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We all understand that moving charges create uniform magnetic fields. Saying this, if we consider the example of a neutral current carrying wire, then there is a uniform magnetic field around it. My questions are:

  1. The conductor as a whole is neutral so why would it produce a magnetic field?(I mean there aren't any net charges moving around)
  2. If we take a neutral wire and begin to move it (physically, no current in the wire), will it still produce a magnetic field?(I know it sounds silly but I want to know why this idea doesn't work?)

Any help is appreciated!

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One way to think about this is to consider one current $I_E(t,x)$ produced just by the electrons and another current $I_P(t,x)$ produced just by the protons. Both currents may depend on time and location. In the case of a non-moving neutral wire carrying an ordinary electric current, we have $I_E(t,x)\neq 0$ at least somewhere (because the electrons are moving) and $I_P(t,x)=0$ everywhere (because the protons aren't moving), so the net current is $$ I_E(t,x)+I_P(t,x)\neq 0 $$ at least somewhere, so it produces a magnetic field. The net current is what matters for the magnetic field.

In the case of a moving neutral wire that is otherwise not carrying any current, both $I_E(t,x)$ and $I_P(t,x)$ are non-zero, because the electrons and protons in the wire are both moving with the mechanical motion of the wire. But the electrons and protons are moving together, and since they have opposite charges, this implies $I_E(t,x)=-I_P(t,x)$. Therefore, the net current in this case is $$ I_E(t,x)+I_P(t,x)=0. $$ The net current is what matters, so there is no magnetic field in this case.

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  1. Although the conductor is neutral, charges are of course moving around. The current due to the charges will create a magnetic field. However, the electric field will be zero, as the conductor is neutral (and has no local charge densities).

$\textbf{Note}:$ In the frame where the current carrying charges (electrons) are stationary, the charge density of positive (proton) and negative charges (electron) will not be same, and the conductor will be charged (this is a relativistic effect). The electric field of this charged conductor, when appropriately transformed to the initial frame, will behave as the magnetic field produced by the current in the conductor.

  1. Since the conductor is neutral, and is not carrying current (the current due to protons end electrons will cancel each other), there will be no electric and magnetic field.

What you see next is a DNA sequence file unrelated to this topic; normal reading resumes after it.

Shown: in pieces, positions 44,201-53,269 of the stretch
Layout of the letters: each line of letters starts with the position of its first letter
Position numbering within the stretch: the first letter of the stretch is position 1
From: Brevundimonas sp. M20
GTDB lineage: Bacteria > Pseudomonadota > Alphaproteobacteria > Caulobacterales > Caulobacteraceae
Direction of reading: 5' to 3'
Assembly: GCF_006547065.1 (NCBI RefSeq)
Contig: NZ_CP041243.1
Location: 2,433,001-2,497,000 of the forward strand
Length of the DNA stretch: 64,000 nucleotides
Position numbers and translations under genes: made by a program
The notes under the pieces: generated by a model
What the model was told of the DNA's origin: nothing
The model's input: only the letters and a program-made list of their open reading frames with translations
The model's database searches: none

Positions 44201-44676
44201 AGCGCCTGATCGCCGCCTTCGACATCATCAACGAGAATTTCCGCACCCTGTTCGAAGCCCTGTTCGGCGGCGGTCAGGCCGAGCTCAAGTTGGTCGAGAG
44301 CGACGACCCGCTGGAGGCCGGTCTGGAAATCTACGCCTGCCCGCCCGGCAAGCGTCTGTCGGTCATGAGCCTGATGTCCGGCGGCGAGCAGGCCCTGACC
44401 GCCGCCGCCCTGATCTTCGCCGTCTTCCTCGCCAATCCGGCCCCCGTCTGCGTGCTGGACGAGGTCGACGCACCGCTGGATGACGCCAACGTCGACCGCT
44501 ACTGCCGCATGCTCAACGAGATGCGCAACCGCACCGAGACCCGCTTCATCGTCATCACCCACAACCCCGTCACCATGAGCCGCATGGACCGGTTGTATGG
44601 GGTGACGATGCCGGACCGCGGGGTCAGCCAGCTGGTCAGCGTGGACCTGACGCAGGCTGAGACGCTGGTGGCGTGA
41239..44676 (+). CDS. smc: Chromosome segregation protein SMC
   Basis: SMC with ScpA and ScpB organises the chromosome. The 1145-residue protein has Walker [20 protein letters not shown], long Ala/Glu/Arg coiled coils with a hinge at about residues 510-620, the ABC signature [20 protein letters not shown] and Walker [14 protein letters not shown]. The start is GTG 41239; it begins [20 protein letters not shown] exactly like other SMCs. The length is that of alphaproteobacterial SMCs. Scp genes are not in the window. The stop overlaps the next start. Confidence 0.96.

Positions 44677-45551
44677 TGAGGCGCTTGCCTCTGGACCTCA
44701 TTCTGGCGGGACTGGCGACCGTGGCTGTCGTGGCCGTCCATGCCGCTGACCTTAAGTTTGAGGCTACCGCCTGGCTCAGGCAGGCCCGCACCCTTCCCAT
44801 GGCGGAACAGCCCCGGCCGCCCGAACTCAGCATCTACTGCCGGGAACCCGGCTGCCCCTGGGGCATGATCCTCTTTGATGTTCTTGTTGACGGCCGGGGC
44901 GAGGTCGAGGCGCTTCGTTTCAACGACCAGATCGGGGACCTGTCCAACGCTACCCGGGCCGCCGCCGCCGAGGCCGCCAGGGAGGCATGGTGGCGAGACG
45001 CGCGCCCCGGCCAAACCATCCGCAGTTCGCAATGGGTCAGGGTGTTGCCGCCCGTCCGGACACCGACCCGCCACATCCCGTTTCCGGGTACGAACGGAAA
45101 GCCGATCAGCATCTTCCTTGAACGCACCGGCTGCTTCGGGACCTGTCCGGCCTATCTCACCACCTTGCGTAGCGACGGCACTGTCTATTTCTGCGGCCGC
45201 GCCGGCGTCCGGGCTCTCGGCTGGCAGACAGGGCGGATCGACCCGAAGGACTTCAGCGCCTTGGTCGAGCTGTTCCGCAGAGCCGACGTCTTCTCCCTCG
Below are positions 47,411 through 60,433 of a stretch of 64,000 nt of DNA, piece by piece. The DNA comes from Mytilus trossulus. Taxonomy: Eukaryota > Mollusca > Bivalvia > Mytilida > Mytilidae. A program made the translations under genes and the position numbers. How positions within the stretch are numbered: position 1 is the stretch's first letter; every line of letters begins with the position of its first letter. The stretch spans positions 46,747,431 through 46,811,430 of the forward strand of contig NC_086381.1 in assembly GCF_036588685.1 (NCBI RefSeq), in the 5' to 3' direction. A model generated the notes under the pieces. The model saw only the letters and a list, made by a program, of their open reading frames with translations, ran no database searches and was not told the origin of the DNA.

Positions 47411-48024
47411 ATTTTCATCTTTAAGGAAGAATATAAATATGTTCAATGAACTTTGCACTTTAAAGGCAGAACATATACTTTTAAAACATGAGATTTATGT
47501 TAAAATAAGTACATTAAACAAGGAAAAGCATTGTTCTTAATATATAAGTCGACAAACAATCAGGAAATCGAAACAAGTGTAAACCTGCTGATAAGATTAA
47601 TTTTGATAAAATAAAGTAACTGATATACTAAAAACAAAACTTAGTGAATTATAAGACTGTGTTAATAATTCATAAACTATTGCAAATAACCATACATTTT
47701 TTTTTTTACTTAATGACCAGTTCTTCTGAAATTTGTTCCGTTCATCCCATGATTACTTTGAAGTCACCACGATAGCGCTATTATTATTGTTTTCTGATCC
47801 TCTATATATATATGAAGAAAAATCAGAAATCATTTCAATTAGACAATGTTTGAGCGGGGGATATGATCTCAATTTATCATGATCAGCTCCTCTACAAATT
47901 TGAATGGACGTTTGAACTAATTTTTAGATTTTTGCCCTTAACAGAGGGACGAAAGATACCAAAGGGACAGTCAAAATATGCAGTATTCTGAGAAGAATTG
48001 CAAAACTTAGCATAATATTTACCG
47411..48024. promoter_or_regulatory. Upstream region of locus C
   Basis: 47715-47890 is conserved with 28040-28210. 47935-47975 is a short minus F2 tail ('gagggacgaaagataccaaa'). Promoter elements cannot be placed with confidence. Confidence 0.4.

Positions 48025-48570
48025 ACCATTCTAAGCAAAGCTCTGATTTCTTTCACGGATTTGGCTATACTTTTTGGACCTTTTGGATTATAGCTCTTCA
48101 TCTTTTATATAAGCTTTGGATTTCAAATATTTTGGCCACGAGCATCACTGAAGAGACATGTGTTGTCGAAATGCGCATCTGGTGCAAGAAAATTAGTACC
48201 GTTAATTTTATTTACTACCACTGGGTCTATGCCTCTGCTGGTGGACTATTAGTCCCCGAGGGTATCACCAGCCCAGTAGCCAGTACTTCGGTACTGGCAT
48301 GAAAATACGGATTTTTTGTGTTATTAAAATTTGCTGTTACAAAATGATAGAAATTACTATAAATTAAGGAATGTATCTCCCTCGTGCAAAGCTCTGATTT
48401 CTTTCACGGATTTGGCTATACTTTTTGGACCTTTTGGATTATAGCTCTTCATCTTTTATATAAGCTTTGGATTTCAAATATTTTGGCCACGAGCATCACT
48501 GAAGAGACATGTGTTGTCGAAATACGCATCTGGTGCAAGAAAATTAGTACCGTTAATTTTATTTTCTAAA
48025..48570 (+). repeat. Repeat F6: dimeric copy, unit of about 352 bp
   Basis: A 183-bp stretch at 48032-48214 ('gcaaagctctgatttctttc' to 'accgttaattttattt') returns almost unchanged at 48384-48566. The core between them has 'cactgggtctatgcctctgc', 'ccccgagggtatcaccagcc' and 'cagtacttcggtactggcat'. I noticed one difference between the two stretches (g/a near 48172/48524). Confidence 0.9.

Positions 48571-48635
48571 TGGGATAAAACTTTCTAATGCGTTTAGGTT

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  1. The conductor as a whole is neutral so why would it produce a magnetic field?(I mean there aren't any net charges moving around)

In a neutral current-carrying wire, the charges are balanced. This means that the wire does not produce an electric field. However, a magnetic field is still induced due to the presence of flow of charges.

A magnetic field is produced only when a charged particle is moved. Let us first consider a charged particle, say, an electron in its rest frame. It would only be noticed to produce and electric field, and no magnetic field at all. However, should we change our reference frame to something that is moving with relative velocity to this electron, say another electron, it would not only be observed to be accelerating, but undergoing rotation (a form of acceleration)!

Now to account for the rotation, it is posited that in the second frame of reference from another electron, there is a magnetic field, in addition to the electric field, that rotates the charge.

Having no net charges moving around simply means that there is no electric field.

  1. If we take a neutral wire and begin to move it (physically, no current in the wire), will it still produce a magnetic field?(I know it sounds silly but I want to know why this idea doesn't work?)

There is a difference between a neutral wire and a wire with no current. Look back at the definition of current, defined as the flow of electric charge. In this case, there is no potential difference, hence no flow of electric charge. Hence, moving a wire with no current is impossible to produce an electric field nor a magnetic field.

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